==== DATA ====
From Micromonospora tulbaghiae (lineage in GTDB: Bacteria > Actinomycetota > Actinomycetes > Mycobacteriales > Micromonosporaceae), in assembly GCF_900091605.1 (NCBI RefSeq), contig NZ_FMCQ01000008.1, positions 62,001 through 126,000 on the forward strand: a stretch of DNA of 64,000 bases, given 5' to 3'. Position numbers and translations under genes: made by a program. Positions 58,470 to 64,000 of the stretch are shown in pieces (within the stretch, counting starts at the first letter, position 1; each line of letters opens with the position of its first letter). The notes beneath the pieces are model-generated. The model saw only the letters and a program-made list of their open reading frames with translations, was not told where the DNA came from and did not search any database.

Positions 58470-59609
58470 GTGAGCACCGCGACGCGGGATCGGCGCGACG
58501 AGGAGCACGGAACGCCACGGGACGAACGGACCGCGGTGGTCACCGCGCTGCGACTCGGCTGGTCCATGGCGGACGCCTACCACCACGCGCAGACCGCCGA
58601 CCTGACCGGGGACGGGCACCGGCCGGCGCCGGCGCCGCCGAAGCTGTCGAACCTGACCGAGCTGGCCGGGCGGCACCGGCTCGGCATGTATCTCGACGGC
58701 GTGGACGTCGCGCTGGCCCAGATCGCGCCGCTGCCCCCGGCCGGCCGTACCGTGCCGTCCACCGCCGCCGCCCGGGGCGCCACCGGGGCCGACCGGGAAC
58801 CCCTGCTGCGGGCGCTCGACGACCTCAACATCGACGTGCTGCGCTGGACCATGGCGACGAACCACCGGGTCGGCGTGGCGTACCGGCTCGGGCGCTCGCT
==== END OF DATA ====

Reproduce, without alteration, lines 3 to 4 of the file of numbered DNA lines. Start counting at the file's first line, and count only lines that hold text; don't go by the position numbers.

58470 GTGAGCACCGCGACGCGGGATCGGCGCGACG
58501 AGGAGCACGGAACGCCACGGGACGAACGGACCGCGGTGGTCACCGCGCTGCGACTCGGCTGGTCCATGGCGGACGCCTACCACCACGCGCAGACCGCCGA